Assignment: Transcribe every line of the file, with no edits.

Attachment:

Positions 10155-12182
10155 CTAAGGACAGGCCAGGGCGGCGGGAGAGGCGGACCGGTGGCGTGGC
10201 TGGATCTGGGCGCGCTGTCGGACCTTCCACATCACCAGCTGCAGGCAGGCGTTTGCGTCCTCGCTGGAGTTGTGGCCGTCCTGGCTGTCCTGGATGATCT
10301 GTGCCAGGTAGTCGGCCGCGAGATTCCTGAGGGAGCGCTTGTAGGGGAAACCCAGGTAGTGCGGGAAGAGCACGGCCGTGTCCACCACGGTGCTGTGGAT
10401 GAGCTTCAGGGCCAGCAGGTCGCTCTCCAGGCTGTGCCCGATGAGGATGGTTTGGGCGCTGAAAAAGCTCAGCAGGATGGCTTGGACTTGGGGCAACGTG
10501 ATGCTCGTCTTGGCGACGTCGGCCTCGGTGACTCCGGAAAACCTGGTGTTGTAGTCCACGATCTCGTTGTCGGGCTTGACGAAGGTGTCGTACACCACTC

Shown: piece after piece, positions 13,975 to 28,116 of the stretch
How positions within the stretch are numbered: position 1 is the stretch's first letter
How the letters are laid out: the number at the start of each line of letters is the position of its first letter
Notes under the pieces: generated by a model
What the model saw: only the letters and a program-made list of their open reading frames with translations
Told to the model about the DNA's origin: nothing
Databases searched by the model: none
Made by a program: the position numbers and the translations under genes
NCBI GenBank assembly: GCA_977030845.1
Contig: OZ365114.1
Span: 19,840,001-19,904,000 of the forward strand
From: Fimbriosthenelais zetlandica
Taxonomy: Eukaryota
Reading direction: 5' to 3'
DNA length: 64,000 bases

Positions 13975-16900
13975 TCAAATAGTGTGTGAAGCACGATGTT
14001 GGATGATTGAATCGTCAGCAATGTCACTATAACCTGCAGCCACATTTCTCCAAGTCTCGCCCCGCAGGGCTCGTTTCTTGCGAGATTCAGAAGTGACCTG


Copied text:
Positions 10155-12182
10155 CTAAGGACAGGCCAGGGCGGCGGGAGAGGCGGACCGGTGGCGTGGC
10201 TGGATCTGGGCGCGCTGTCGGACCTTCCACATCACCAGCTGCAGGCAGGCGTTTGCGTCCTCGCTGGAGTTGTGGCCGTCCTGGCTGTCCTGGATGATCT
10301 GTGCCAGGTAGTCGGCCGCGAGATTCCTGAGGGAGCGCTTGTAGGGGAAACCCAGGTAGTGCGGGAAGAGCACGGCCGTGTCCACCACGGTGCTGTGGAT
10401 GAGCTTCAGGGCCAGCAGGTCGCTCTCCAGGCTGTGCCCGATGAGGATGGTTTGGGCGCTGAAAAAGCTCAGCAGGATGGCTTGGACTTGGGGCAACGTG
10501 ATGCTCGTCTTGGCGACGTCGGCCTCGGTGACTCCGGAAAACCTGGTGTTGTAGTCCACGATCTCGTTGTCGGGCTTGACGAAGGTGTCGTACACCACTC

Shown: piece after piece, positions 13,975 to 28,116 of the stretch
How positions within the stretch are numbered: position 1 is the stretch's first letter
How the letters are laid out: the number at the start of each line of letters is the position of its first letter
Notes under the pieces: generated by a model
What the model saw: only the letters and a program-made list of their open reading frames with translations
Told to the model about the DNA's origin: nothing
Databases searched by the model: none
Made by a program: the position numbers and the translations under genes
NCBI GenBank assembly: GCA_977030845.1
Contig: OZ365114.1
Span: 19,840,001-19,904,000 of the forward strand
From: Fimbriosthenelais zetlandica
Taxonomy: Eukaryota
Reading direction: 5' to 3'
DNA length: 64,000 bases

Positions 13975-16900
13975 TCAAATAGTGTGTGAAGCACGATGTT
14001 GGATGATTGAATCGTCAGCAATGTCACTATAACCTGCAGCCACATTTCTCCAAGTCTCGCCCCGCAGGGCTCGTTTCTTGCGAGATTCAGAAGTGACCTG